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Chronic Abdominal Pain


Chronic abdominal pain

lasts longer than 3 months.

Abdominal Organs

Signs and symptoms of chronic abdominal pain

will come and go. You may feel pain in all areas of your abdomen, or just in 1 place. You may not want to eat. You may not want to do your daily activities. You may also have any of the following:

  • Cramping
  • Acid reflux
  • Bloating and gas
  • Constipation or diarrhea
  • Nausea and vomiting
  • Weight loss without trying

Seek care immediately if:

  • Your abdominal pain gets worse, and spreads to your back.
  • You vomit blood or what looks like coffee grounds.
  • You have blood or mucus in your bowel movement.
  • You cannot stop vomiting.
  • You have diarrhea for more than 1 week.
  • You feel weak, dizzy, or faint.
  • Your abdomen is larger than usual, more painful, and hard.

Call your doctor if:

  • You have a fever or chills.
  • You have new symptoms.
  • You lose weight without trying.
  • Your pain prevents you from doing your daily activities.
  • You have questions or concerns about your condition or care.


Healthcare providers may not find a medical problem that is causing your abdominal pain. You may need any of the following if a cause is found:

  • NSAIDs , such as ibuprofen, help decrease swelling, pain, and fever. NSAIDs can cause stomach bleeding or kidney problems in certain people. If you take blood thinner medicine, always ask your healthcare provider if NSAIDs are safe for you. Always read the medicine label and follow directions.
  • Acetaminophen decreases pain and fever. It is available without a doctor's order. Ask how much to take and how often to take it. Follow directions. Read the labels of all other medicines you are using to see if they also contain acetaminophen, or ask your doctor or pharmacist. Acetaminophen can cause liver damage if not taken correctly. Do not use more than 4 grams (4,000 milligrams) total of acetaminophen in one day.
  • Prescription pain medicine may be given. Ask your healthcare provider how to take this medicine safely. Some prescription pain medicines contain acetaminophen. Do not take other medicines that contain acetaminophen without talking to your healthcare provider. Too much acetaminophen may cause liver damage. Prescription pain medicine may cause constipation. Ask your healthcare provider how to prevent or treat constipation.
  • Medicines may be given to manage symptoms such as vomiting or constipation. Medicines may also be used to help manage a cause of your pain, such as anxiety.
  • Therapy can help you learn to cope with stress and anxiety. This may help decrease your abdominal pain.
  • Surgery is rarely needed, but may be done if there is a problem with an organ in your abdomen. Examples include an organ that is stuck to tissue or a hernia.


  • Apply heat on your abdomen for 20 to 30 minutes every 2 hours for as many days as directed. Heat helps decrease pain and muscle spasms.
  • Make changes to the food you eat, if needed. Do not eat foods that cause abdominal pain or other symptoms. Eat small meals more often. The following changes may also help:
    • Eat more high-fiber foods if you are constipated. High-fiber foods include fruits, vegetables, whole-grain foods, and legumes.

    • Do not eat foods that cause gas if you have bloating. Examples include broccoli, cabbage, and cauliflower. Do not drink soda or carbonated drinks, because these may also cause gas.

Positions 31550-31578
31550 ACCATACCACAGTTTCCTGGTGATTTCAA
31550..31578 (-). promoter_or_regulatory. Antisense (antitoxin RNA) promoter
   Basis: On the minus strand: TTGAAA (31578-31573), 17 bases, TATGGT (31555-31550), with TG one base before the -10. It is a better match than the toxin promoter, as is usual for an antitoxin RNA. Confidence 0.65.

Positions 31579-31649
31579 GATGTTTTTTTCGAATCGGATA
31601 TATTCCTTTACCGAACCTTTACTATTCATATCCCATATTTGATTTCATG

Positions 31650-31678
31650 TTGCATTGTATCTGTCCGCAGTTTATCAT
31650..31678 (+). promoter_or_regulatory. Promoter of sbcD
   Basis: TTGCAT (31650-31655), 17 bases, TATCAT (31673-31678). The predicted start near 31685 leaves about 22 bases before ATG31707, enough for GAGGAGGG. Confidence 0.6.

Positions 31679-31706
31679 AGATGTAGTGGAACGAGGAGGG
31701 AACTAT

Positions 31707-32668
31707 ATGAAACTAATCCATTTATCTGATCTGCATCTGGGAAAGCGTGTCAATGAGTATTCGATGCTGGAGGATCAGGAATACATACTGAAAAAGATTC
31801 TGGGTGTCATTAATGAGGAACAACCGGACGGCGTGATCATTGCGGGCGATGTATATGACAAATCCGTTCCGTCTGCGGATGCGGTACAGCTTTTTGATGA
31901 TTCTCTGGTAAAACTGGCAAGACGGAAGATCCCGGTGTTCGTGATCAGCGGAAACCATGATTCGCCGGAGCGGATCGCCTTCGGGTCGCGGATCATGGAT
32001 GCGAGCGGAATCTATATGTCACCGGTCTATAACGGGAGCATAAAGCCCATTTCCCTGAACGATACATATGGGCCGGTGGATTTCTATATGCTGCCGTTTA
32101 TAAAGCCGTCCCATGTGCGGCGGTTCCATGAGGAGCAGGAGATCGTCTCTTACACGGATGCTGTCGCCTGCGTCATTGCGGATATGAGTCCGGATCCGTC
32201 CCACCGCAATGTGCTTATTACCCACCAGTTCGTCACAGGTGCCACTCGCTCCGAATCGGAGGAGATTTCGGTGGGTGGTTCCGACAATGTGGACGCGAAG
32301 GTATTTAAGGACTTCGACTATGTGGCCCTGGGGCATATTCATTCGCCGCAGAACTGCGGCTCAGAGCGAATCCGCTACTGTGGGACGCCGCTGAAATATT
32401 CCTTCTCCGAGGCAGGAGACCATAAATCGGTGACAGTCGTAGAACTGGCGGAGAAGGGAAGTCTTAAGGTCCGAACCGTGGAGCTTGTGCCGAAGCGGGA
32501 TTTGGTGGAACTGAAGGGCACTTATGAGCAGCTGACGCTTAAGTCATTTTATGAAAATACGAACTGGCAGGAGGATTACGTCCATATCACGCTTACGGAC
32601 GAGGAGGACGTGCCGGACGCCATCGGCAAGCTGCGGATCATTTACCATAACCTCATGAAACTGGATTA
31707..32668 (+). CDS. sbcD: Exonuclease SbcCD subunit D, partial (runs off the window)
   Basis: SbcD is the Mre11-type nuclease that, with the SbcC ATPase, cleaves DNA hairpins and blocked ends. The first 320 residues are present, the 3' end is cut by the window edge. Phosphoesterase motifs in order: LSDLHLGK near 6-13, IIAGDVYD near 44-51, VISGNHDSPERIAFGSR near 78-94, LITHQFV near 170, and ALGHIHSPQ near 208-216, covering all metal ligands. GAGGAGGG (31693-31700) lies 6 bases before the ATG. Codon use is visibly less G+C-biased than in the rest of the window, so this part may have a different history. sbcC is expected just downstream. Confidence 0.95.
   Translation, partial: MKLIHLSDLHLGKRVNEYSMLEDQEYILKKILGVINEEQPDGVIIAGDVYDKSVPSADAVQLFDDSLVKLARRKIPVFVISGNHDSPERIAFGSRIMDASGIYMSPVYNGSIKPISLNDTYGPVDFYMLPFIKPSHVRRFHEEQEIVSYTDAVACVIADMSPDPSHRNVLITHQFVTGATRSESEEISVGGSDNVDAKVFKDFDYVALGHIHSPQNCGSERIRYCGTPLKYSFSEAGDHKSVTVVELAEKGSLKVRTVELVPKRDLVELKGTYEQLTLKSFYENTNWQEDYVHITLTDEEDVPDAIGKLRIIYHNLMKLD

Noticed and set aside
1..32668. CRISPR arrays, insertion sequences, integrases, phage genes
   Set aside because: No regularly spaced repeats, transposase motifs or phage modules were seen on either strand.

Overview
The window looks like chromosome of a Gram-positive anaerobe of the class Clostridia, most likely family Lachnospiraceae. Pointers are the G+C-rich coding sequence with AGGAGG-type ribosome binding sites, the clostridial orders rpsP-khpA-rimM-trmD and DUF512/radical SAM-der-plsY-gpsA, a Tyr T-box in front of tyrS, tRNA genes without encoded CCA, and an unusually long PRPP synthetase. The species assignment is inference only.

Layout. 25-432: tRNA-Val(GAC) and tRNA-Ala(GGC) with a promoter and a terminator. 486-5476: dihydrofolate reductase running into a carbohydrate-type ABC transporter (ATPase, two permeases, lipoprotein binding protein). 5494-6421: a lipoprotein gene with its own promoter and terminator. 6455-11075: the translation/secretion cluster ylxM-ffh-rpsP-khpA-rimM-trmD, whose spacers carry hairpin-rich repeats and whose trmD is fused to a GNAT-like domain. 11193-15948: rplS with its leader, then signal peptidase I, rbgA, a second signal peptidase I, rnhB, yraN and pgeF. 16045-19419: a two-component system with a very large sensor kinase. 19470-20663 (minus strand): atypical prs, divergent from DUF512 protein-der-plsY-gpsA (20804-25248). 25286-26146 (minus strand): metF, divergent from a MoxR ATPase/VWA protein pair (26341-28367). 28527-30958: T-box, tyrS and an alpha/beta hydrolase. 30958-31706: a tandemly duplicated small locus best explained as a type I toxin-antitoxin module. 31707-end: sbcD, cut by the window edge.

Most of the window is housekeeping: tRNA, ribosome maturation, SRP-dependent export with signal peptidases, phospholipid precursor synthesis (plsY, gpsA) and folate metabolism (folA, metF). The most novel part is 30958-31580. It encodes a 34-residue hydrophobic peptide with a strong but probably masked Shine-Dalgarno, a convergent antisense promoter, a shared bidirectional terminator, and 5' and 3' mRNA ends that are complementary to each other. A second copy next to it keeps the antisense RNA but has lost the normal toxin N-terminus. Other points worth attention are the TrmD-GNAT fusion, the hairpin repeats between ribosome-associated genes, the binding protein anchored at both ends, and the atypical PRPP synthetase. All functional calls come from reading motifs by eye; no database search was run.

• Do not eat foods or drinks that contain sorbitol or fructose if you have diarrhea and bloating. Some examples are fruit juices, candy, jelly, and sugar-free gum.
    • Do not eat high-fat foods. Examples include fried foods, cheeseburgers, hot dogs, and desserts.
    • Limit or do not have caffeine. Caffeine may make symptoms, such as heart burn or nausea, worse.
    • Drink more liquids to prevent dehydration from diarrhea or vomiting. Ask your healthcare provider how much liquid to drink each day and which liquids are best for you.
  • Keep a diary of your abdominal pain. A diary may help your healthcare provider learn what is causing your abdominal pain. Include when the pain happens, how long it lasts, and what the pain feels like. Write down any other symptoms you have with abdominal pain. Also write down what you eat, and what symptoms you have after you eat.
  • Manage your stress. Stress may cause abdominal pain. Your healthcare provider may recommend relaxation techniques and deep breathing exercises to help decrease your stress. Your healthcare provider may recommend you talk to someone about your stress or anxiety, such as a counselor or a trusted friend. Get plenty of sleep and exercise regularly.
    Hispanic Family Walking for Exercise
  • Limit or do not drink alcohol. Alcohol can make your abdominal pain worse. Ask your healthcare provider if it is okay for you to drink alcohol. Also ask how much is safe for you to drink. A drink of alcohol is 12 ounces of beer, ½ ounces of liquor, or 5 ounces of wine.
  • Do not smoke. Nicotine and other chemicals in cigarettes can damage your esophagus and stomach. Ask your healthcare provider for information if you currently smoke and need help to quit. E-cigarettes or smokeless tobacco still contain nicotine. Talk to your healthcare provider before you use these products.

Follow up with your doctor as directed:

You may need more tests. Write down your questions so you remember to ask them during your visits.

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The above information is an educational aid only. It is not intended as medical advice for individual conditions or treatments. Talk to your doctor, nurse or pharmacist before following any medical regimen to see if it is safe and effective for you.

Further information

Always consult your healthcare provider to ensure the information displayed on this page applies to your personal circumstances.